Frequently Asked Questions About Transgender Discrimination
Everyone deserves to work safely, and when your rights are being infringed on because of bigotry or small-minded supervisors, we know how frustrating it can be. Here are a few of the most common issues we see at Spitz, The Employee’s Law Firm:
Does Ohio protect against discrimination based on my sexual orientation? Can I sue because I’m a lesbian, gay, bisexual, or some other sexual orientation at all?
Transgender Discrimination Attorney: Currently, not all states ban discrimination based on this class. Although this area of legal protections is emerging in the country, Ohio is still one of the states that there is work left to be done. However, there are protections federally for the private-sector employee that started with The Matthew Shepard and James Byrd, Jr. Hate Crimes Prevention Act of 2009. This leads to protection in employment discrimination federally for discrimination based on someone’s sexual orientation under Title VII of the Civil Rights Act of 1964, as amended. So yes, there are per se protections federally that we as Ohioans can take advantage of.
Can I make a claim for sexual harassment if the harasser is the same sex as me? Can I sue for man on man or woman on woman sexual harassment?
Transgender Discrimination Attorney: Title VII prohibits employment discrimination based on sex, including sexual harassment. Same-sex harassment is also illegal under Title VII. Sexual harassment can occur when a boss, manager, or supervisor offers to trade job benefits or job security for sexual favors – such as a promotion for blowjobs or not being fired as long as you are having sex with him or her. Employment lawyers call this quid pro quo sexual harassment.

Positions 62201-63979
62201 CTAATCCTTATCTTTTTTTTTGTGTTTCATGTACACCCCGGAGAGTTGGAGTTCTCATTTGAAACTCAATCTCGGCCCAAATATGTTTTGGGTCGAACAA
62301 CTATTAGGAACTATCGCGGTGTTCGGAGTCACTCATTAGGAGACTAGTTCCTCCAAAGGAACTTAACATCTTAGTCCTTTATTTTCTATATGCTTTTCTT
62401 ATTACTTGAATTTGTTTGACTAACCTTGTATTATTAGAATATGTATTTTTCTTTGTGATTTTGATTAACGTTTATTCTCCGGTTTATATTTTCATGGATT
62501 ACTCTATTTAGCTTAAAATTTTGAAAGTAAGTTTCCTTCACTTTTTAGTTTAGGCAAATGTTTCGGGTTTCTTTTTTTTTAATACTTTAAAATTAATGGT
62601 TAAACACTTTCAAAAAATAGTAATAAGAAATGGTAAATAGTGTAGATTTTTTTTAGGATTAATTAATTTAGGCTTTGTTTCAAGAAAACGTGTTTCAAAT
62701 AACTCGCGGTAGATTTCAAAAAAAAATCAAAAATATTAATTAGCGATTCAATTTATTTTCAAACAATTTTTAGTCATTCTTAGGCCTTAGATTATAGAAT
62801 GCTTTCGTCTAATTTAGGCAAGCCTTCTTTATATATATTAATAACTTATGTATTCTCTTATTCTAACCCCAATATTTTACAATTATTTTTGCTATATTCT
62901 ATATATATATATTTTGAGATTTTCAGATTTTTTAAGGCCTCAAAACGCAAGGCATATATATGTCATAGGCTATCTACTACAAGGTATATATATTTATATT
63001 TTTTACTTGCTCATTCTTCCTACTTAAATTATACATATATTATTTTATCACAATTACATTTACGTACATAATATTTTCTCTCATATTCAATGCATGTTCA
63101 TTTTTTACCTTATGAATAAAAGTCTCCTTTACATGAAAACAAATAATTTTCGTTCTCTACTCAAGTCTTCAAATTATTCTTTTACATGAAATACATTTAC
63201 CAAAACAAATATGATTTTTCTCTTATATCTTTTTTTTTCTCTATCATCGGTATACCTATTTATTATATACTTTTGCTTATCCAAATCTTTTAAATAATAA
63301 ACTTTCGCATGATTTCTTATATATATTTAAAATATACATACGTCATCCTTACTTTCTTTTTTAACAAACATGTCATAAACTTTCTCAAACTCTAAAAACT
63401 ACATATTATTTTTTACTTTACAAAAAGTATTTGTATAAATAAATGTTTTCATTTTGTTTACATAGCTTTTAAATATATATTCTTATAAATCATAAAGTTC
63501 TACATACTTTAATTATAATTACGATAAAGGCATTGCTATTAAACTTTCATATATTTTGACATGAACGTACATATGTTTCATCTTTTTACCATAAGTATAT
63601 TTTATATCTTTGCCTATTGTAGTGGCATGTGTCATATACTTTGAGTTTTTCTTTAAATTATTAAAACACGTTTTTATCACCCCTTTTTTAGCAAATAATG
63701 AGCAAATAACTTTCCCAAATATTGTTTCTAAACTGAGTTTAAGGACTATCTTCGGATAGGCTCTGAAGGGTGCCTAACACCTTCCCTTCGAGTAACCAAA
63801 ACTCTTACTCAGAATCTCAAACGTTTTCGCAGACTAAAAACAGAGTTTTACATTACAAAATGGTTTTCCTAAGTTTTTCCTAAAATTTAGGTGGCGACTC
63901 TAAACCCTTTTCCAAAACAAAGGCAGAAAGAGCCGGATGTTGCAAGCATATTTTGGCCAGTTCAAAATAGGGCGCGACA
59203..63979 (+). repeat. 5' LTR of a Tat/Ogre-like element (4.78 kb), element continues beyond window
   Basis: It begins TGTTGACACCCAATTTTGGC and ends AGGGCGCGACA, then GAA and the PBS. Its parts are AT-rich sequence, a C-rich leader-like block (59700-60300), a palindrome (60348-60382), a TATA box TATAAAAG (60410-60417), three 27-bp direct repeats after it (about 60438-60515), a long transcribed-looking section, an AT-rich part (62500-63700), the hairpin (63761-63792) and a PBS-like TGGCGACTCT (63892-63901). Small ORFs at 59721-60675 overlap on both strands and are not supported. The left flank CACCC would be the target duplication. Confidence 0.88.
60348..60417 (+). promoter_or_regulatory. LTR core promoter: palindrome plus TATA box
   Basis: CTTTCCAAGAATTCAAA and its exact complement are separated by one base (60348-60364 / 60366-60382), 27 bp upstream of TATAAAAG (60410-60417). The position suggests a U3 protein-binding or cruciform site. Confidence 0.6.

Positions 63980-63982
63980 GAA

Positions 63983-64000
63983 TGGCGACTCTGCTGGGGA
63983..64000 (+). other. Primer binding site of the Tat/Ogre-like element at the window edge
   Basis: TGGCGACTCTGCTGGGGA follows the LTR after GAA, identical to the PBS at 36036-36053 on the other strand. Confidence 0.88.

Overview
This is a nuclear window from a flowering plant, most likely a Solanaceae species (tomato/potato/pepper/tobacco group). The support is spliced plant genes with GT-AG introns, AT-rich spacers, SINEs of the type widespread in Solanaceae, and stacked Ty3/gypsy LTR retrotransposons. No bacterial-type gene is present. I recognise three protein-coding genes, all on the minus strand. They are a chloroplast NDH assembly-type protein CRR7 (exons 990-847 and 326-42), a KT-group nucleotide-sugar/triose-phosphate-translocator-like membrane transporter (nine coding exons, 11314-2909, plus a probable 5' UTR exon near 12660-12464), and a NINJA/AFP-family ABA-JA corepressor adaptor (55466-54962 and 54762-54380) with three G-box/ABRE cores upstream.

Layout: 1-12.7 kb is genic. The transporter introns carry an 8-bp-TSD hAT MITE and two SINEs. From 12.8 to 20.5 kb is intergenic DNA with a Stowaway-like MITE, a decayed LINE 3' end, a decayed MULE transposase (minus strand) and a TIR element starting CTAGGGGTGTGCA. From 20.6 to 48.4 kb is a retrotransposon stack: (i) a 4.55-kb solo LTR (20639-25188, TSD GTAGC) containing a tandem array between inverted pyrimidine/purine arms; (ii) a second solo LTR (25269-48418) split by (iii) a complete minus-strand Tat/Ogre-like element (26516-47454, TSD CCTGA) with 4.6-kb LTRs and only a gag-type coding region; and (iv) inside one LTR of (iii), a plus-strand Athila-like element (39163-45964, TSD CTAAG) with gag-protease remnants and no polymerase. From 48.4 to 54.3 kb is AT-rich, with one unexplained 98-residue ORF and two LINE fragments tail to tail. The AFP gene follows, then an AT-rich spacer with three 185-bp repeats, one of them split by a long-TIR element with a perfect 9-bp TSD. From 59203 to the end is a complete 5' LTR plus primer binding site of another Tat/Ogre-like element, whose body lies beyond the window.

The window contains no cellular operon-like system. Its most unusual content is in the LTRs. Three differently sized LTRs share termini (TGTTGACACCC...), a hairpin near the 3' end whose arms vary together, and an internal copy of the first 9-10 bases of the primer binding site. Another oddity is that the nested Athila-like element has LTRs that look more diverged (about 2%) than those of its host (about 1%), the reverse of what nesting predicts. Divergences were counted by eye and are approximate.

Another form of sexual harassment is hostile work environment sexual harassment. While hostile work environment claims cannot be based on one or two stray remarks, courts in Ohio will weigh the frequency and severity of remarks about your physical appearance and/or genitalia; comments or discussions about sex; improper touching, especially touching of a sexual nature; sending, showing or sharing naked or sexually explicit pictures, stories, or jokes; and other similar conduct.
If I wanted to file a claim because I have been discriminated due to my sexual orientation in federal court, how long do I have? Do I still have time to sue my employer for LGBTQ discrimination?
Transgender Discrimination Attorney: In order to file a claim in federal court, you or your attorney would have to file with the Equal Employment Opportunity Commission (EEOC) first. Because there is no corresponding state law in Ohio that protects against sexual orientation discrimination, you or your employment lawyer would have to file within 180 days from the date of termination. Although termination is normally the date we go by, each case is different. So, if someone experiences what they believe to be discrimination because of their sexual orientation, they should contact our sexual orientation discrimination attorneys immediately to protect your claims.
Are there any advancements in Ohio for bringing protections for someone discriminated against because of their sexual orientation? How can we push for more employment law protections for LGBTQ members?
Transgender Discrimination Attorney: As discussed by our lawyers above, the law in Ohio is emerging in this area. Recently, the United States Court of Appeals for the Sixth Circuit issued an opinion under EEOC v. R.G. & G.R. Harris Funeral Homes, Inc., discussing gender discrimination as it relates to transgender discrimination in the workplace. Although the case centered around transgender rights, the case also has provided tremendously positive arguments that correlate to sexual orientation.
DISCLAIMER: These answers do not constitute legal advice or guidance.